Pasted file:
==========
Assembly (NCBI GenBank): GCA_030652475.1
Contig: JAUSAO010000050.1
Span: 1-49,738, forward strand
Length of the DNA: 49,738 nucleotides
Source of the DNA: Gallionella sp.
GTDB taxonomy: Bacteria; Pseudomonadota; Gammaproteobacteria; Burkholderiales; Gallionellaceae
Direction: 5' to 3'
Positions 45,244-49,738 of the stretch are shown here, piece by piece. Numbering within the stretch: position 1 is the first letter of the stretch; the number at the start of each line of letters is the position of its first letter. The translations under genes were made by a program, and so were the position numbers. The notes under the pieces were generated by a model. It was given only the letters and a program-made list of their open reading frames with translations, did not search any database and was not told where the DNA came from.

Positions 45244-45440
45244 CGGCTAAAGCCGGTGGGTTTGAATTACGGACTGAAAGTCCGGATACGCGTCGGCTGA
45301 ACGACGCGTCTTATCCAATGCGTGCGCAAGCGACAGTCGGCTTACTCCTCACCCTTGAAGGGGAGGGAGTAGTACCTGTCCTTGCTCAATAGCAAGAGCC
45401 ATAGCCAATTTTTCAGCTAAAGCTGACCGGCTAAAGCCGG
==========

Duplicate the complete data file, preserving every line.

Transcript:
Assembly (NCBI GenBank): GCA_030652475.1
Contig: JAUSAO010000050.1
Span: 1-49,738, forward strand
Length of the DNA: 49,738 nucleotides
Source of the DNA: Gallionella sp.
GTDB taxonomy: Bacteria; Pseudomonadota; Gammaproteobacteria; Burkholderiales; Gallionellaceae
Direction: 5' to 3'
Positions 45,244-49,738 of the stretch are shown here, piece by piece. Numbering within the stretch: position 1 is the first letter of the stretch; the number at the start of each line of letters is the position of its first letter. The translations under genes were made by a program, and so were the position numbers. The notes under the pieces were generated by a model. It was given only the letters and a program-made list of their open reading frames with translations, did not search any database and was not told where the DNA came from.

Positions 45244-45440
45244 CGGCTAAAGCCGGTGGGTTTGAATTACGGACTGAAAGTCCGGATACGCGTCGGCTGA
45301 ACGACGCGTCTTATCCAATGCGTGCGCAAGCGACAGTCGGCTTACTCCTCACCCTTGAAGGGGAGGGAGTAGTACCTGTCCTTGCTCAATAGCAAGAGCC
45401 ATAGCCAATTTTTCAGCTAAAGCTGACCGGCTAAAGCCGG